It's estimated that the rock art on the island of the Dampier is the world's largest and most significant collection of petroglyphs, better known as engraved rock art.
Archaeologists believe that documentation is the best way to understand, preserve and manage the rock art gallery, which is why Rio Tinto has partnered with the Murujuga Aboriginal Corporation and the University of Western Australia on Murujuga: Dynamics of Dreaming Project.
This unique collaboration between industry, academia and traditional custodians has enabled a detailed archeological investigation of the Dampier Archipelago, including extensive recording of the rock art as well as a series of excavations.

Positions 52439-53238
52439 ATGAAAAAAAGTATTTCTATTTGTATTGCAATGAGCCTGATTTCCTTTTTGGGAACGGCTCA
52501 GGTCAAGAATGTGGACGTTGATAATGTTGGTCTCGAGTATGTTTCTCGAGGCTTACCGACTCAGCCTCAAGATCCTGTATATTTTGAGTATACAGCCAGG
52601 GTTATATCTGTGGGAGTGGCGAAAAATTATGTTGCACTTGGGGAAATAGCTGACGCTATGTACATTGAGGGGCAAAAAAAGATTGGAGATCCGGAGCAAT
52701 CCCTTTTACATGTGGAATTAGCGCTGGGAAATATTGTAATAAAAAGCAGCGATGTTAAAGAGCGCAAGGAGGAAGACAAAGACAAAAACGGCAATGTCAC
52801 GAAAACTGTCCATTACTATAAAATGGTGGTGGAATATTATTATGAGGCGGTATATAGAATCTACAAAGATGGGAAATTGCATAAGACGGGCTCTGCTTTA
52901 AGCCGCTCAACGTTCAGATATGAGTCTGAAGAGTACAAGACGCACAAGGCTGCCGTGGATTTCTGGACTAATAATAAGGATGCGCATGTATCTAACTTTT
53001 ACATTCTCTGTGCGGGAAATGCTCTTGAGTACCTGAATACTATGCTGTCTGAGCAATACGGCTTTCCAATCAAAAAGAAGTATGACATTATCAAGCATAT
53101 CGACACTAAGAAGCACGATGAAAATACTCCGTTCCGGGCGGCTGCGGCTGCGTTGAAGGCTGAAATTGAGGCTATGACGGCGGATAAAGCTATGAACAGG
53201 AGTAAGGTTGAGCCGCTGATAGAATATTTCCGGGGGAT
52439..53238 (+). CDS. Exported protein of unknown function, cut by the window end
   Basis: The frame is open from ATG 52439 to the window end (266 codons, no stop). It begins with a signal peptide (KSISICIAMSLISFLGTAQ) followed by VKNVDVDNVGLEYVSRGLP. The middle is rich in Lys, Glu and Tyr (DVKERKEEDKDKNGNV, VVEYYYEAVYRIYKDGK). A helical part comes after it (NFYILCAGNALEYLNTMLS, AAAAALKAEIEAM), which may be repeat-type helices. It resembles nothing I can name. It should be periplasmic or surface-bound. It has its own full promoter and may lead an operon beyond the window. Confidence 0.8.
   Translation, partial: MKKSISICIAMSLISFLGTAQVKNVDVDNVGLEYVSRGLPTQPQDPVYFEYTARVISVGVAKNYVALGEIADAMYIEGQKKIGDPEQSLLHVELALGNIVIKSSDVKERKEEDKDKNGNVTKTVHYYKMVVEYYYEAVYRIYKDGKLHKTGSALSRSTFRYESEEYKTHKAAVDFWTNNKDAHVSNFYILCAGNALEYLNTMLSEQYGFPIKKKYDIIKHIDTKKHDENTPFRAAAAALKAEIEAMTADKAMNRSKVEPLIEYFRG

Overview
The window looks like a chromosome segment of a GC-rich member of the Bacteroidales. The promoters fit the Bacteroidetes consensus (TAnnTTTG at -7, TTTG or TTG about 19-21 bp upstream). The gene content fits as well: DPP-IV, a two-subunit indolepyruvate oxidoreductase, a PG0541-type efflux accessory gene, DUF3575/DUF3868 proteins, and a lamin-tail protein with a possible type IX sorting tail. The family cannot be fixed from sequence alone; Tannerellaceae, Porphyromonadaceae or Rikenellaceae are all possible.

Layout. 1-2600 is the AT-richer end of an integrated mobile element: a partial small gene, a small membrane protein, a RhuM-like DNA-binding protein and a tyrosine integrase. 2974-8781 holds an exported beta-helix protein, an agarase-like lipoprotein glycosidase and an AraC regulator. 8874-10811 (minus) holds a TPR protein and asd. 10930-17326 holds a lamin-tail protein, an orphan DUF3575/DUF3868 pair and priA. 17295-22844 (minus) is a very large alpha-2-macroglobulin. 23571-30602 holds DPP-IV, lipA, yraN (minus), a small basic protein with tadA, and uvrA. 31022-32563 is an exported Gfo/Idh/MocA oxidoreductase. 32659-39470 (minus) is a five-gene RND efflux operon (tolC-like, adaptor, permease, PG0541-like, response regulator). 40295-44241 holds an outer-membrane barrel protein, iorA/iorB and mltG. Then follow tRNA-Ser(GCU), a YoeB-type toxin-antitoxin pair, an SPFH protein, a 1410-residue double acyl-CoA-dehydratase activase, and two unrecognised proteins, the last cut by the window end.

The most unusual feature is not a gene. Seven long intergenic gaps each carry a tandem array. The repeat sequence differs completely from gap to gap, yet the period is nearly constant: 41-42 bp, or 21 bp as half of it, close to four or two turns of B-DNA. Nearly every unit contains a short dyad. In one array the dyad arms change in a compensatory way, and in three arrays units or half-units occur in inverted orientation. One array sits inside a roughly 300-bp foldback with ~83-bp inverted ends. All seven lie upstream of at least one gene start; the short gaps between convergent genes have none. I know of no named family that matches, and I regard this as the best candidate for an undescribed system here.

As the industry partner, Rio Tinto has co-funded the project over a three year timeframe and contributed in-kind support, including office space and accommodation for visiting researchers, vehicles, storage space and staff with specialist skills in rock art recording and research.
All of the data generated by the UWA-led, Rio Tinto-supported project has been passed back to the Murujuga Aboriginal Corporation to assist in their management of the Murujuga National Park.
The project report also found that the region more than satisfied the requirements needed for potential future selection by UNESCO as a World Heritage Site.